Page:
On Anthems

I learned something from watching the closing ceremony of the Olympics last week! I realized that the tune to the unofficial English national anthem, “God Save the Queen,” is the same as that of the American hymn, “My Country, ‘Tis Of Thee”. I knew the name of their anthem, but I’d never heard it sung until the choir performed it that night, in celebration of the next Olympics being in London in 2012. While I have a music degree and know that tunes have often been reused over the course of history, especially Christian hymns from the 1800s (in fact, this origins of this tune itself are uncertain), I was surprised that an American composer of that time would steal something so representative of England and its government. Then I realized that it was probably not at all an accident, but rather very much on purpose, to prove a point.

“God Save the Queen” is written from the perspective of a submissive subject petitioning God to strengthen and continue the glorious Queen’s reign over her people, in hopes of remaining in power over other nations.

God save our gracious Queen
Long live our noble Queen,
God save the Queen:
Send her victorious,
Happy and glorious,
Long to reign over us:
God save the Queen.

O Lord, our God, arise,
Scatter thine enemies,
And make them fall:
Confound their politics,
Frustrate their knavish tricks,
On thee our hopes we fix:
God save us all.

Thy choicest gifts in store,
On her be pleased to pour;
Long may she reign:
May she defend our laws,
And ever give us cause
To sing with heart and voice
God save the Queen.

“America (My Country, ‘Tis of Thee)” was written by  Samuel F. Smith in 1808, less than a generation after the signing of the United States Constitution, just long enough for Samuel to witness the way this newfangled government, run by and for the people, was working itself out in reality. The lyrics to this song, which shares the same tune with the lines above, seems to me to be about the music and poetry of freedom, about all the citizens of this land joining together to praise God, the author of True Freedom after which we model our democracy. I was taught this song as a kid, but I don’t think I’ve ever seen all the words. I don’t mean to be cheesy or dramatic, but it’s clearly a love song!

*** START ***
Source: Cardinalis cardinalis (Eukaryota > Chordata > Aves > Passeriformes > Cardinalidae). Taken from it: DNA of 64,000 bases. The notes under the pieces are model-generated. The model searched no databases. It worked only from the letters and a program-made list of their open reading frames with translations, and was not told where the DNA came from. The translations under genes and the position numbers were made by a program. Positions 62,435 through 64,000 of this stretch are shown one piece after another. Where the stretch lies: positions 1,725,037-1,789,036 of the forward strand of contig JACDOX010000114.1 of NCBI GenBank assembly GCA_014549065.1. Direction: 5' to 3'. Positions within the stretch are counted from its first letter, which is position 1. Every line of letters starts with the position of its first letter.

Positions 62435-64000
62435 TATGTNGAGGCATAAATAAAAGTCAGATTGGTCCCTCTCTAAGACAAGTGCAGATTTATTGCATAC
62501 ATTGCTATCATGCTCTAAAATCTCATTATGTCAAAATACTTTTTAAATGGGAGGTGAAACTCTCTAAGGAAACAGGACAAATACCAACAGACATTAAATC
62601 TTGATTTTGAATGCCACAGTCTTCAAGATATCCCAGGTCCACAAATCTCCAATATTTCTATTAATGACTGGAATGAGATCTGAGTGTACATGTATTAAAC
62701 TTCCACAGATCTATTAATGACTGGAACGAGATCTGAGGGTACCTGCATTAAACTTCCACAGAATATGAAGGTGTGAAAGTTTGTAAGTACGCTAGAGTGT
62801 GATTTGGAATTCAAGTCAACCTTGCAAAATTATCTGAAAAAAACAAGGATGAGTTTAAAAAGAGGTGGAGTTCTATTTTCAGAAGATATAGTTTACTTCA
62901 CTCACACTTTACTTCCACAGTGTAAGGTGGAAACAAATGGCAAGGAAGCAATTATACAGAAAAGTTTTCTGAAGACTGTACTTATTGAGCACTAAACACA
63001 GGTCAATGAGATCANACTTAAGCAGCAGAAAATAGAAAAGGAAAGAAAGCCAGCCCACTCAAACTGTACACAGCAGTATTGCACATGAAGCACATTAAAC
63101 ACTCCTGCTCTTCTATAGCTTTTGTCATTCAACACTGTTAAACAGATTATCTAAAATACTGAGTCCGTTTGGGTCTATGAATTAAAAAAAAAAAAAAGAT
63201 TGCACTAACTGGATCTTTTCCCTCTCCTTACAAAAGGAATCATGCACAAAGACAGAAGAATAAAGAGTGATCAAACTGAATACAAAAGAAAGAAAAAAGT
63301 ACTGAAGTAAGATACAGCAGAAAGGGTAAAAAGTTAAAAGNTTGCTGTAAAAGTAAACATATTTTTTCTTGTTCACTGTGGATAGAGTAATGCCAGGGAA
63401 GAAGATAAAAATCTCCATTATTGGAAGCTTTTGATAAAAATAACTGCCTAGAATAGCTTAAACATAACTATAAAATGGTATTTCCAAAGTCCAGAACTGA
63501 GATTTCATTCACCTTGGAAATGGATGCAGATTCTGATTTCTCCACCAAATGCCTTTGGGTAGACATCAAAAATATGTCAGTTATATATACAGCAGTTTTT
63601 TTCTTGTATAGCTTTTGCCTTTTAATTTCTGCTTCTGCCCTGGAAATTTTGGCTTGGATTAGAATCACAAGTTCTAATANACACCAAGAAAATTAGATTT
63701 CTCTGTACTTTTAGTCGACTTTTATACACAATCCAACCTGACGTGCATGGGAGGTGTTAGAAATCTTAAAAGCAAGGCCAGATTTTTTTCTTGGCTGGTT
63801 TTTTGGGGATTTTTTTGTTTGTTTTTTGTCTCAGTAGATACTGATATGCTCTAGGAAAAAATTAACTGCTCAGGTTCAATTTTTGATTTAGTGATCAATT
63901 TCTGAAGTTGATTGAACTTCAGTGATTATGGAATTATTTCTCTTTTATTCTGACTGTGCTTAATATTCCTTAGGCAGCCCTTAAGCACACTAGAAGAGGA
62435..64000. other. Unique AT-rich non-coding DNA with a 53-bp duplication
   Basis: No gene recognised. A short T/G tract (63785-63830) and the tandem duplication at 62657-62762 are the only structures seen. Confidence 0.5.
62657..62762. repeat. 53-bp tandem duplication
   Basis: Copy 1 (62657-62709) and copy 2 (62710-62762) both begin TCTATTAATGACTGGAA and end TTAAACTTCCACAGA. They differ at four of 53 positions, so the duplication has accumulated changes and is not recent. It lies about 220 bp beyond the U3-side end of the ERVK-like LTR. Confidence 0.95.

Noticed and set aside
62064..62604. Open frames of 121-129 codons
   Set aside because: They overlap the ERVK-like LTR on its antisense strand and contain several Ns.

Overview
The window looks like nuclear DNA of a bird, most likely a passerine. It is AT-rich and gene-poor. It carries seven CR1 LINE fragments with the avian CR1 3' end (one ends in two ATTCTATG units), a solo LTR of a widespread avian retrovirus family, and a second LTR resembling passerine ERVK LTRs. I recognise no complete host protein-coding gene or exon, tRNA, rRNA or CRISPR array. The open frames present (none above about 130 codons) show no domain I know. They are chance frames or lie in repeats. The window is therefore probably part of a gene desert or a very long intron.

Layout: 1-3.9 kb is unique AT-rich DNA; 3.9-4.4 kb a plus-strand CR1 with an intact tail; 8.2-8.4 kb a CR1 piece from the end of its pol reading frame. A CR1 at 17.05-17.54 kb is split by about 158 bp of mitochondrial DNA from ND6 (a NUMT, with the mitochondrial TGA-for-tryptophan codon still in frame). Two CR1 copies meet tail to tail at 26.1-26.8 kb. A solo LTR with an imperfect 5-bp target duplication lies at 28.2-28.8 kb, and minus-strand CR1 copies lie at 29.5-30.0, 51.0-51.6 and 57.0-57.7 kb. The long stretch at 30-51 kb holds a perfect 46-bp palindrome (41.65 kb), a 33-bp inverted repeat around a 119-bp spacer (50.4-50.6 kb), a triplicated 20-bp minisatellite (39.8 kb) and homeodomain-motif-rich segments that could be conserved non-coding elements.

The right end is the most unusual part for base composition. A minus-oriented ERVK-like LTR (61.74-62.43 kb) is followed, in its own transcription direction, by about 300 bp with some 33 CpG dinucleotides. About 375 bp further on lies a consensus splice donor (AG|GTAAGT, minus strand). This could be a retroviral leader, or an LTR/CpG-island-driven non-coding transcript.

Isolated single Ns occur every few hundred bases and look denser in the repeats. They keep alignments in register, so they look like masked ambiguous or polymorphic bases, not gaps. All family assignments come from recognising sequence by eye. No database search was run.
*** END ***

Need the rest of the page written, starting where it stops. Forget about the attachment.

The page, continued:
My country ’tis of thee,
Sweet land of liberty,
Of thee I sing:
Land where my fathers died !
Land of the pilgrims’ pride
From ev’ry mountainside
Let freedom ring !
My native country, thee,
Land of the noble free,
Thy name I love:
I love thy rocks and rills
Thy woods and templed hills;
My heart with rapture thrills
Like that above.
Let music swell the breeze,
And ring from all the trees
Sweet freedom’s song:
Let mortal tongues awake;
Let all that breathe partake;
Let rocks their silence break,
The sound prolong.
Our fathers’ God, to Thee,
Author of liberty,
To Thee we sing:
Long may our land be bright
With freedom’s holy light;
Protect us by Thy might,
Great God, our King!

THIS is why I (as a Christian) believe in the separation of church and state. THIS is why I can’t vote Republican at the moment, no matter how much I’d like to be able to. I love Samuel’s vision for our country: all different kinds of people coming together under one flag – not a royal ruler or a far-too-heavy-handed executive branch – who can legally claim the citizen’s right to speak and act freely, no matter their political, religious or any other beliefs.

Sorry for the soapbox. I’m done now. To sum up, with mighty respect to our parent country across the pond, I like our song better!

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One Response

  1. Please, don’t tell me that you just learned this?? What did you learn in school… elementary… middle… high school and SMU?? Your teachers get an F! 😉 OK the best anthem is Italy by the way.

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